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YSU Union leaders criticize lack of progress in talks



Published: Wed, July 17, 2002 @ 12:00 a.m.



The faculty union president said YSU's contract offer is ridiculous, unprofessional and an insult.

By RON COLE

VINDICATOR EDUCATION WRITER

YOUNGSTOWN -- Less than six weeks before fall semester classes begin, the leaders of Youngstown State University's two biggest employee unions are starting to use the "S" word: strike.

"I never lose hope, but today things don't appear to be on solid ground," Christine Domhoff, chief negotiator for YSU's classified union, said Tuesday afternoon.

"We are on a collision course," said Dr. John Russo, faculty union president.

The union leaders called on YSU trustees to raise tuition and to solicit the support of the university's $132 million endowment fund to help ease YSU's financial woes and speed up negotiations.

Russo said the contract talks remind him of 1989, when faculty staged a one-day strike, the only one in YSU's history. Russo was president of the bargaining unit then, too.

Progress

"We have made so little progress in these negotiations," he said. "The university has been so unprepared. ... It's been embarrassing [and] shocking, to say the least."

Russo said the contract offers to faculty have been "completely ridiculous [and] unprofessional."

"It is an insult to this faculty ... to have to come to the bargaining table and beg," he added.

The contract for the 377-member classified union expires Aug. 15. The 350-member faculty union's contract runs out Aug. 21. Fall semester classes begin Aug. 26.

YSU President David Sweet characterized the negotiations as "difficult" and said negative publicity could hurt YSU's push to increase enrollment.

"We'll have to all pull through this together," he added.

The classified union called an impasse Monday, and a federal mediator will be called in to oversee negotiations. The faculty union contract is expected to go before a fact-finder next week.

Domhoff said YSU is proposing to cut the wages and benefits of classified employees. Russo said the university's faculty proposal includes minor pay raises and major changes in health insurance coverage.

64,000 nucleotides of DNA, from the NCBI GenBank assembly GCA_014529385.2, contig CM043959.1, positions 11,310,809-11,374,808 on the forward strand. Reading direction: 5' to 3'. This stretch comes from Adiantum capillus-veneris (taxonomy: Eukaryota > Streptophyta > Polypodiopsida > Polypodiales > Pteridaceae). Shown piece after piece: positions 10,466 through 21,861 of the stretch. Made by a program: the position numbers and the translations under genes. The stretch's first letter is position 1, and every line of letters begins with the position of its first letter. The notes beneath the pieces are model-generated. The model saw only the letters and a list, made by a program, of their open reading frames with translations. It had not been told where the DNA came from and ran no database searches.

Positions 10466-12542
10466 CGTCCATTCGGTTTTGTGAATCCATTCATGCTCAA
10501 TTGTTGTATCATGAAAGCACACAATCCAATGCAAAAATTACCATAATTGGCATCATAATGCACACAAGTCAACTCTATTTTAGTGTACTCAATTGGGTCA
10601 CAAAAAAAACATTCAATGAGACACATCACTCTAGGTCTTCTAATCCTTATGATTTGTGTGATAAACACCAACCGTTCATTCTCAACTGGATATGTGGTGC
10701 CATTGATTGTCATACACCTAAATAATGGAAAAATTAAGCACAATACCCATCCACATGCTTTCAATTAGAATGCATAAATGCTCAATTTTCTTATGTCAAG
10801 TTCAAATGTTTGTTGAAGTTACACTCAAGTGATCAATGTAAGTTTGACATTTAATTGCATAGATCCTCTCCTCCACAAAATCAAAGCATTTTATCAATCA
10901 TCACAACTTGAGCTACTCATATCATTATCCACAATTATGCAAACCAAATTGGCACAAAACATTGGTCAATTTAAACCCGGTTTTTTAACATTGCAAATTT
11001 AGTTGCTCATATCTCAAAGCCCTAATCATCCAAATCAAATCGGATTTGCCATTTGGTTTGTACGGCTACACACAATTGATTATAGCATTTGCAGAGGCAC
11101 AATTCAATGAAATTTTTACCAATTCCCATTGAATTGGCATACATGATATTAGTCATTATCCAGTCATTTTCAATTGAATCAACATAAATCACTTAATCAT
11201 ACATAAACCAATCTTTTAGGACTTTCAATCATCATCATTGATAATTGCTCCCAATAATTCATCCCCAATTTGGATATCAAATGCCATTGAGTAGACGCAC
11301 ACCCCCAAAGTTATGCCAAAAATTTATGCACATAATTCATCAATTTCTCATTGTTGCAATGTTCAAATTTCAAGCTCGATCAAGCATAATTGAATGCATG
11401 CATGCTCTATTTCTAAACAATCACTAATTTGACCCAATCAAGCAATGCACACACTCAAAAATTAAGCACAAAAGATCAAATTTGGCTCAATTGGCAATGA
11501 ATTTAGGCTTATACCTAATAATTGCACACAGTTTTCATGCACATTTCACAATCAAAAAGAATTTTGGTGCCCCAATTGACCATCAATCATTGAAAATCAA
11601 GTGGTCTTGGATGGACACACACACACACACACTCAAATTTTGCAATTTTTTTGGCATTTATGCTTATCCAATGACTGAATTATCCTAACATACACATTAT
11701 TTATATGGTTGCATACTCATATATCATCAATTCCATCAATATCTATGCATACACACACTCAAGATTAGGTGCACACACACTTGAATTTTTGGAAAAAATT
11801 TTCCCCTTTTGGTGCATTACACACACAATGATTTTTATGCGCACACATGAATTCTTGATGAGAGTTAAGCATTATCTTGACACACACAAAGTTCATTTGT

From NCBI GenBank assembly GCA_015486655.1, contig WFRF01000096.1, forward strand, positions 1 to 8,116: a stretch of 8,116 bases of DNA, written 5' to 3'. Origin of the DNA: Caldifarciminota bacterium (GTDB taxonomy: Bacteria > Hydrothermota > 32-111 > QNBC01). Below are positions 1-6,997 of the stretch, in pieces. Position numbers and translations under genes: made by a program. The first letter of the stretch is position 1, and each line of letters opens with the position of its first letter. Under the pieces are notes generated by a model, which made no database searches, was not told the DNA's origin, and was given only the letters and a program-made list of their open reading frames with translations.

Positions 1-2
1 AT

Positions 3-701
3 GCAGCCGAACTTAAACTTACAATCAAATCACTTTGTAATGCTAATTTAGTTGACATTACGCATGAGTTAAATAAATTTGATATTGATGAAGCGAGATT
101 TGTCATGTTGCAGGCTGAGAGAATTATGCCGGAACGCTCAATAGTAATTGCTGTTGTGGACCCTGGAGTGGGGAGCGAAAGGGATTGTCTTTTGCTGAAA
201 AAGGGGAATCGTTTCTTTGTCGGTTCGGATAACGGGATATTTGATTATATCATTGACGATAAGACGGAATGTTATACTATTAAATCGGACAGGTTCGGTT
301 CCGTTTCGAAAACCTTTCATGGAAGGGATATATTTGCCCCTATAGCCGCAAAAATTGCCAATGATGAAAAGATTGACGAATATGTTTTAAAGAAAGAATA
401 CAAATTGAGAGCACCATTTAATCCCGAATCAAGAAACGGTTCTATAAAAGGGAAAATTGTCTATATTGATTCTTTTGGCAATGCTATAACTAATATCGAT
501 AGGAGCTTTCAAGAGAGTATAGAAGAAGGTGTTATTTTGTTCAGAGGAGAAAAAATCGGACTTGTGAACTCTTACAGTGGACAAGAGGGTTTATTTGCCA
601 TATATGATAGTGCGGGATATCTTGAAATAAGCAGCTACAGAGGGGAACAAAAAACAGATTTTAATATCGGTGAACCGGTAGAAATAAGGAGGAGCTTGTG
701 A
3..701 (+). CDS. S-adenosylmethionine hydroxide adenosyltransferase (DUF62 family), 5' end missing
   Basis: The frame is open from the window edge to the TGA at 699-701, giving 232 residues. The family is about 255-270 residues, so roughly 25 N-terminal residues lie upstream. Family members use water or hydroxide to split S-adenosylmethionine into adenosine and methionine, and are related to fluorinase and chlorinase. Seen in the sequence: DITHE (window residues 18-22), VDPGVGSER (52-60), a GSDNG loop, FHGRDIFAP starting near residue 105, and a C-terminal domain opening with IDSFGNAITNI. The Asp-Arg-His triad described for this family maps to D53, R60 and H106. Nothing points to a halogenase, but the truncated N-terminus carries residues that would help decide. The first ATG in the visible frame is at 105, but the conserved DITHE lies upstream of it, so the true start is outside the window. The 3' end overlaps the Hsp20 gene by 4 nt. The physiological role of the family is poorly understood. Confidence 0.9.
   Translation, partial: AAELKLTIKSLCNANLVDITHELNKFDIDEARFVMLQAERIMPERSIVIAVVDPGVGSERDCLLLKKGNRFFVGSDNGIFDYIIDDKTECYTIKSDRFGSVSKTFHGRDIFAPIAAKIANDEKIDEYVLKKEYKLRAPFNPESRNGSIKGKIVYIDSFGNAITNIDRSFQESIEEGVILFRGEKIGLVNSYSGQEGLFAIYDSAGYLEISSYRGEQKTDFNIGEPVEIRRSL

"I think we have made some constructive offers," Sweet said.

Funding

Sweet said the university is re-evaluating the contracts in light of the news last week that YSU will get about $2.7 million less in state funding than anticipated. That's on top of a $3 million cut in state funds announced earlier.

"We've had to step back and take a look at the economic offers," Sweet said.

Domhoff and Russo conceded that the university has budget problems and lashed out at Ohio lawmakers for failing to adequately fund public higher education.

Russo called the latest cuts racist because they mostly affect Ohio's urban universities. "It's a race and class issue," he said.

The union leaders suggested that Sweet look to the YSU Foundation, which holds the university's endowment, for relief. The foundation uses interest from the endowment mostly to provide student scholarships. Foundation leaders have said they do not support bailing YSU out of short-term financial problems.

Tuition increase

The two union leaders also suggested raising tuition. Tuition will go up 8.9 percent for the fall semester, and Russo suggested tacking on an additional 10 percent.

Domhoff said she's uncomfortable calling for higher tuition, but "the state has left us no choice."

Sweet said he and his staff are considering many options to make up the latest $2.7 million cut but could not talk publicly about them.

The faculty union also has filed an unfair labor practice charge with the State Employment Relations Board, claiming that Sweet violated a mutually agreed press blackout when he placed a half-page advertisement last week in The Jambar, YSU's student newspaper.

Sweet said the ad was in response to a Jambar editorial about the number of administrators on campus and that he does not consider it to be a violation.




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